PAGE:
Learn how germs that can cause food poisoning spread around the kitchen and how you can help protect your family with simple cleaning and disinfection.
Safe Food Preparation
Following proper food safety practices is important for the health of your family. Because you cannot see, taste or smell illness-causing germs, correct food storage and preparation is necessary to keep food safe. These basic steps will help you to reduce the threat of food-borne illness or ‘food poisoning’.
Germs picked up on the hands after handling raw food can easily be transferred to other foods and surfaces.
Wash your hands thoroughly with soap and water before handling any food and immediately after handling any raw food, such as meat, poultry, fish or eggs.
- Do not use tea towels to dry your hands.
- Do not sneeze or cough near food.
- Avoid preparing food for others if you are ill.
- Keep any cuts and sores on your hands covered while preparing food.
To help stop germs spreading, it is important to regularly clean the surfaces used for food preparation and those surfaces that you often touch with your hands, such as the fridge door handle, cupboard handles, taps, waste bins and door handles.
Clean and Disinfect Food Preparation Surfaces
You need to clean and disinfect food contact surfaces before putting any food on them and immediately after contact with any raw food (e.g. poultry, meat, fish and eggs). After touching raw food you should also clean and disinfect any surfaces that you may have contaminated with germs (e.g. fridge door handle and taps).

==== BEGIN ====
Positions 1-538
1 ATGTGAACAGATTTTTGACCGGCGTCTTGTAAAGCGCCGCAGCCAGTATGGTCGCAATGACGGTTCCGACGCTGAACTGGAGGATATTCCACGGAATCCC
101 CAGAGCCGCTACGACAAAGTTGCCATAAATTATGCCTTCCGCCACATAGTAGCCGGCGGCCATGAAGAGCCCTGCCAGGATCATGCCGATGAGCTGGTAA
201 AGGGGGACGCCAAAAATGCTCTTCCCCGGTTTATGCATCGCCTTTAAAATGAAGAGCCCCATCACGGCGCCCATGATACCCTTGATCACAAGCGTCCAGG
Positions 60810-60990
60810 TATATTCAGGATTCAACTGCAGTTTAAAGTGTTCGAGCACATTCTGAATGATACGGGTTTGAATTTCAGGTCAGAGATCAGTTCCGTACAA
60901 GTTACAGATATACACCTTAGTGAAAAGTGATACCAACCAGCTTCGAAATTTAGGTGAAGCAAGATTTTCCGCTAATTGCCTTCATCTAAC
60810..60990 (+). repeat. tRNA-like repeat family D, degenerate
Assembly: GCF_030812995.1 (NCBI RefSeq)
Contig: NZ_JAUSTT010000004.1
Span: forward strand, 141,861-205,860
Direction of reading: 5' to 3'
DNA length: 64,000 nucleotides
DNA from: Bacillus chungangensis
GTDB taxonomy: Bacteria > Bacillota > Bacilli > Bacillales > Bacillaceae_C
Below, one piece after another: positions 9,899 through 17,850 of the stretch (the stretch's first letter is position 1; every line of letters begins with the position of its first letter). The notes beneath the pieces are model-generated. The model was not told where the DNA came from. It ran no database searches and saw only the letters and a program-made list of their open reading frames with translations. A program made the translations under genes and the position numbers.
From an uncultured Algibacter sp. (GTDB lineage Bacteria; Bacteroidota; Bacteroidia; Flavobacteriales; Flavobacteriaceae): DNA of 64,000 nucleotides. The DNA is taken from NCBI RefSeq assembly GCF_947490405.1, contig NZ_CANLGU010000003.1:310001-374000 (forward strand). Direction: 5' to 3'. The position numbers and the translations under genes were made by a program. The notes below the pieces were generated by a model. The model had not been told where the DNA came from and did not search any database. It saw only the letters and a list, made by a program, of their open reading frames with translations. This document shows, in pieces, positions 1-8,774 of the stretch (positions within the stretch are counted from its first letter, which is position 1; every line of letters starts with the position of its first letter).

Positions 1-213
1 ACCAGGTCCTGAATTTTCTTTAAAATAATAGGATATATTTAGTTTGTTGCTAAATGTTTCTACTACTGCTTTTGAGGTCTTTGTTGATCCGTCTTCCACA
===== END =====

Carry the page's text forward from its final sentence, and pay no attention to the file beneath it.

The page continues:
- You can decontaminate small items such as crockery, cutlery and pans by washing them thoroughly in hot water and detergent, then rinsing them with clean running water.
- Large or fixed items that you cannot rinse under a tap, such as work surfaces, taps and handles, need to be cleaned and then disinfected using a kitchen disinfecting product.
Clean and Disinfect Hand-Contact Surfaces
Surfaces in the kitchen such as fridge door handles, cupboard handles, taps, waste bins and door handles can easily become contaminated with germs, especially if hand hygiene is poor. You should clean and disinfect these hand-contact surfaces regularly to ensure they don’t become a hygiene hazard.
Cross-contamination happens when germs spread from one food to another, directly or via surfaces or hands.
Always separate raw and ready-to-eat foods while shopping, preparing, and storing.
- In the refrigerator, keep washed salad items in the salad compartment, cooked and ready-to-eat food at the top, and raw meat covered at the bottom.
- Wash fruits and vegetables thoroughly with clean, safe water before using them.
- Never place cooked or ready-to-eat food on a plate or surface that previously held raw food (e.g. uncooked meat, poultry, fish and eggs).
- Avoid contact between raw foods and ready-to-eat foods by using separate chopping boards and knives. Try designating one board for fresh fruit and vegetables, and one for raw meats, poultry, and seafood.
- After use, clean and disinfect chopping boards.
- Wash knives, dishes and utensils thoroughly with hot, soapy water after use, then rinse thoroughly in clean safe water.
Preparing Food Safely
Cook Food Thoroughly
You need to cook food thoroughly to kill any germs in it, and reheat food properly to kill any germs that have multiplied in it since it was cooked.
- Cook food thoroughly and evenly, so that it is steaming hot all the way through.
- Only reheat food once, and check food is steaming hot all the way through.
Chill Food Promptly
Refrigerate or freeze perishables, prepared foods, and leftovers within two hours or sooner.
- Put any frozen food you buy in the freezer straight away.
- Keep salads, perishable foods and eggs in the fridge.
- Set the fridge at 5ºC or below and check the temperature regularly.
- Keep the freezer at or below minus 18ºC.
- If cooked food is not going to be eaten immediately, cool it and put it in the fridge within 2 hours.
- Use up any leftovers within 48 hours.
- Thoroughly defrost food before cooking (unless the instructions say cook from frozen).
- Ideally, defrost frozen food in the fridge.
- Once food has defrosted, keep it in the fridge and use it within 24 hours.
- Only defrost food in the microwave if it is going to be eaten straight away.
- Never refreeze previously frozen food.
- Check use-by dates and throw away food if the date has passed.